Join families across the country and some around the world who are already committed to have a Merry Family Christmas—-a time of intentional, focused time with people you love the most: your family

YOUR TURN! What are some other ways that you focus on Jesus during the holidays? I'd love to hear about some of your favorite traditions!

Follow me on Facebook for more inspiration and discussion! Find me on Twitter: Amber Lia and Instagram: MotherOfKnights. Start pinning on Pinterest as well!

5 Comments

Amber Lia

A former high school English teacher, Amber is a work-at-home mom of 4 little boys under the age of 10. She is the best-selling author of Triggers: Exchanging Parents’ Angry Reactions for Gentle Biblical Responses and Parenting Scripts: When What You’re Saying Isn’t Working, say Something New. She and her husband Guy own Storehouse Media Group, a faith-friendly and family-friendly TV and Film production company in Los Angeles, CA. When she’s not building sand castles with her boys on the beach, or searching for Nerf darts all over her house, you can find Amber writing to encourage families on her blog at Mother of Knights (www.motherofknights.com).

When Your Child's Personality Rubs You Wrong

When Your Child's Personality Rubs You Wrong

Do you have a child whose personality can rub you the wrong way and wear you out? Maybe your son or daughter is your exact opposite, or maybe they are so much like you that it's scary! Both scenarios can create battles of the will and exasperate both parents and kids.

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The Christmas Stocking That Exposed My Shaky Marriage

The Christmas Stocking That Exposed My Shaky Marriage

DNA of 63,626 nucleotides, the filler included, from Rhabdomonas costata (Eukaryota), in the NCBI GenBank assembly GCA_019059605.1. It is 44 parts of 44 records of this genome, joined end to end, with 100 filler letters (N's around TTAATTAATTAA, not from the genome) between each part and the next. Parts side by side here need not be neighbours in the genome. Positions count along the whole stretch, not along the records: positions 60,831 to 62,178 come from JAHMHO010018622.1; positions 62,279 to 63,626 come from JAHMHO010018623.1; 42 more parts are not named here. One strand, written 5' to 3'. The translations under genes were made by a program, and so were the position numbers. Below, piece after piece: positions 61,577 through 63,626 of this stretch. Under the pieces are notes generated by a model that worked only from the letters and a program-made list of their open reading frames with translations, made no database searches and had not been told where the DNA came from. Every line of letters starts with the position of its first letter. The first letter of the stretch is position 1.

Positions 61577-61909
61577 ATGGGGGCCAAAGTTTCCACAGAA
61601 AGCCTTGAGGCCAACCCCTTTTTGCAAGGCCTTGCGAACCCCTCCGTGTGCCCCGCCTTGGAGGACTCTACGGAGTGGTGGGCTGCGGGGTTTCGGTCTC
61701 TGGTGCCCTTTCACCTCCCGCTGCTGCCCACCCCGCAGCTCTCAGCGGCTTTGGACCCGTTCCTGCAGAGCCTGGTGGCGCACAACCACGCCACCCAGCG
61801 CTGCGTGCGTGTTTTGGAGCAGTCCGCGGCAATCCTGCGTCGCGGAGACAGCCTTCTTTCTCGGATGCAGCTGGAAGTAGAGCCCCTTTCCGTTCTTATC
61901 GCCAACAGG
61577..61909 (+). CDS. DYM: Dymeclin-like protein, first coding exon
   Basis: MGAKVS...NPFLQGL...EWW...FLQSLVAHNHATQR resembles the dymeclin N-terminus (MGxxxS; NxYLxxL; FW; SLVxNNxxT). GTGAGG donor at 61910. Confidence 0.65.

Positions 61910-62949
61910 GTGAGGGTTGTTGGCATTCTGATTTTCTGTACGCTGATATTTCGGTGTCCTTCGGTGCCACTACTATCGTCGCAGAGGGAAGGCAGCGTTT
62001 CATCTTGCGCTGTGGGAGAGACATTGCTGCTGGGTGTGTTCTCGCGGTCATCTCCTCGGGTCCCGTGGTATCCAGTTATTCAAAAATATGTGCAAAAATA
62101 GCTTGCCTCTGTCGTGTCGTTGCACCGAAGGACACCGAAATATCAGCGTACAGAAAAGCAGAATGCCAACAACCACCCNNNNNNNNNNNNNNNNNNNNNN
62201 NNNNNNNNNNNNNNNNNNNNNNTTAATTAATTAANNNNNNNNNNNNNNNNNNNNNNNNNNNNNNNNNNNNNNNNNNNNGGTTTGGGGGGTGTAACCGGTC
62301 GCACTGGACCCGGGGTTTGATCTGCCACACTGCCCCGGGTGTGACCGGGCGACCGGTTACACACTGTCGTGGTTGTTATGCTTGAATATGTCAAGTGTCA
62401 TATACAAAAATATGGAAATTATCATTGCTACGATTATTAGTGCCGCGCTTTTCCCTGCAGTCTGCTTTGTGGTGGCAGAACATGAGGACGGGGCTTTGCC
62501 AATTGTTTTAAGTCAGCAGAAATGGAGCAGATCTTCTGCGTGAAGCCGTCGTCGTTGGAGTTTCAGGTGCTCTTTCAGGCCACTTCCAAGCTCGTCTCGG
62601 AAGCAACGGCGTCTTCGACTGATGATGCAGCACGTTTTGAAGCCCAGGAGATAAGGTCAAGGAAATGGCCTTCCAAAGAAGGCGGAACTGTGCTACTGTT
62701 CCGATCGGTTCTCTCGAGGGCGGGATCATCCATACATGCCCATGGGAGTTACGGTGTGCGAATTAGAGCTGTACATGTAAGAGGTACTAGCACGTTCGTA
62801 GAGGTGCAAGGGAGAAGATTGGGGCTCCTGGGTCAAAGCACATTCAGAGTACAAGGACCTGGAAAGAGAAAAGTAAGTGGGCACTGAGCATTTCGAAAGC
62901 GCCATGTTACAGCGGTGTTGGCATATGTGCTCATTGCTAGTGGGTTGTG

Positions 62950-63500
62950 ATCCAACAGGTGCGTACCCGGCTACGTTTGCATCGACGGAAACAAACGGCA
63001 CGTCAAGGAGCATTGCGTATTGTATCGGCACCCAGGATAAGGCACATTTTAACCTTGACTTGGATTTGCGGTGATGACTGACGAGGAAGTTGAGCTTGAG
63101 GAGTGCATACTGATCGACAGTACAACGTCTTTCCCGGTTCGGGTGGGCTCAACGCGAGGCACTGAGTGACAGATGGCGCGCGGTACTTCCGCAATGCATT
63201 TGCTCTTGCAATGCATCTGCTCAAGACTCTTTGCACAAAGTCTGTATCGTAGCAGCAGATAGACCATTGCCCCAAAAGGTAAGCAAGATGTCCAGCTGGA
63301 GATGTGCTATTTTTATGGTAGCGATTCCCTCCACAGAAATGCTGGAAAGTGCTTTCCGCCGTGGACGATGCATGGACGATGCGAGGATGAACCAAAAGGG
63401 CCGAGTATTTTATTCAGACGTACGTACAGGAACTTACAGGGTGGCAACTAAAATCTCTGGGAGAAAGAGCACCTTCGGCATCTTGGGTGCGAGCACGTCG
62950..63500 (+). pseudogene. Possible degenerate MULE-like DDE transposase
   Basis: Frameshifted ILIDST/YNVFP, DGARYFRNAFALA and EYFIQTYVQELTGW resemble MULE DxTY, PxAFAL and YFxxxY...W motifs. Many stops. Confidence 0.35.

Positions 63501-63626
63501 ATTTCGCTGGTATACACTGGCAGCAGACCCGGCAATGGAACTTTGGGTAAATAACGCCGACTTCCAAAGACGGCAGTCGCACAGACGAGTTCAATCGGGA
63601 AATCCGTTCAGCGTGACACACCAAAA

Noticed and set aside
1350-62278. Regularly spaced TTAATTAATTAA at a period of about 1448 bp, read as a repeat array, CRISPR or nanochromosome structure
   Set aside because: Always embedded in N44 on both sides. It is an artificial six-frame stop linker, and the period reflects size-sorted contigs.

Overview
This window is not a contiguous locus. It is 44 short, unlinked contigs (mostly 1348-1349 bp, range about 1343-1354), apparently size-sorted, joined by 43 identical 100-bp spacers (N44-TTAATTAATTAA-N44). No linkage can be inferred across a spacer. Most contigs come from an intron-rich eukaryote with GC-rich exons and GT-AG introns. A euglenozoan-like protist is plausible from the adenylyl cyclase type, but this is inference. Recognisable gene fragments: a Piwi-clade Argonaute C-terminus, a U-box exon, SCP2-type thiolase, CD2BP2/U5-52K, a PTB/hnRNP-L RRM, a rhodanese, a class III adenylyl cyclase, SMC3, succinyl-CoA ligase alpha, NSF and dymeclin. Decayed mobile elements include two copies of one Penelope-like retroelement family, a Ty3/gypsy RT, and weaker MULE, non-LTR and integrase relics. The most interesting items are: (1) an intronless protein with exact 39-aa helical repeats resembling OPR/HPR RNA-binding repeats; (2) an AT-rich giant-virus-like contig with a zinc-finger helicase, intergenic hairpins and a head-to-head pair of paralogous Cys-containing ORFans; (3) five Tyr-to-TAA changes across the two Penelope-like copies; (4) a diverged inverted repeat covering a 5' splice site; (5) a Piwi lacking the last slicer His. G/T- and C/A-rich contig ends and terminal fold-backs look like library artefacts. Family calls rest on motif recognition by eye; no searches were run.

It was our first Christmas together as a married couple and we had agreed not to go crazy on gifts. My husband’s birthday is in early December, and mine is the day after Christmas! Instead, we chose to give each other Stockings filled with little presents.

I spent months finding the perfect trinkets that my husband would love-all his favorite things in small packages. A high quality utility knife, top of the line socks, his favorite cologne. I told him to open one of his gifts first and I joyfully watched as he tore open the paper, revealing my thoughtful choices.

And then I opened mine, my heart filled with excitement to see what my new husband had lovingly chosen for ME.

I pulled out a pink feather boa. And some silly plastic glasses with a mustache. Then, a pair of crazy fuzzy socks and a roll of mints. (I hate mints.) My husband grinned and I kept digging to the bottom, thinking a set of pearls or a gift certificate must be in there somewhere.

Nope.

I looked up at him in disappointment—and disbelief.

“What?!” he asked, as his smile faded. He really didn’t know.

In his mind, stockings were for funny gag gifts, a time to be goofy and whimsical. In my mind, they were meant to confirm the idea that good things come in small packages—preferably with brand name labels attached and lots of pricey sparkle. More than that, stockings were meant to communicate that the giver really knew you—knew the things you preferred and enjoyed.

We had miscommunicated and made assumptions about one another’s intentions and plans for what a Christmas stocking should hold. It was a lesson to us that we had a ways to go as husband and wife and learning to communicate and manage expectations, but it also revealed to me that I had a long way to go in learning contentment.

That was just one of many rude awakenings for me that first year together as husband and wife. I allowed my disappointment to hurl me into a downward spiral of discontent, questioning if my deepest longing—to be known and loved—would ever really be a part of my marriage. I became sad, then hurt, then angry, then bitter. It wasn’t just the awkward exchange of gifts. I knew that was an honest mistake, but it left me feeling disillusioned, because I let it. In my mind, I rehearsed all the other shortcomings of my life, besides the challenges of being a newlywed.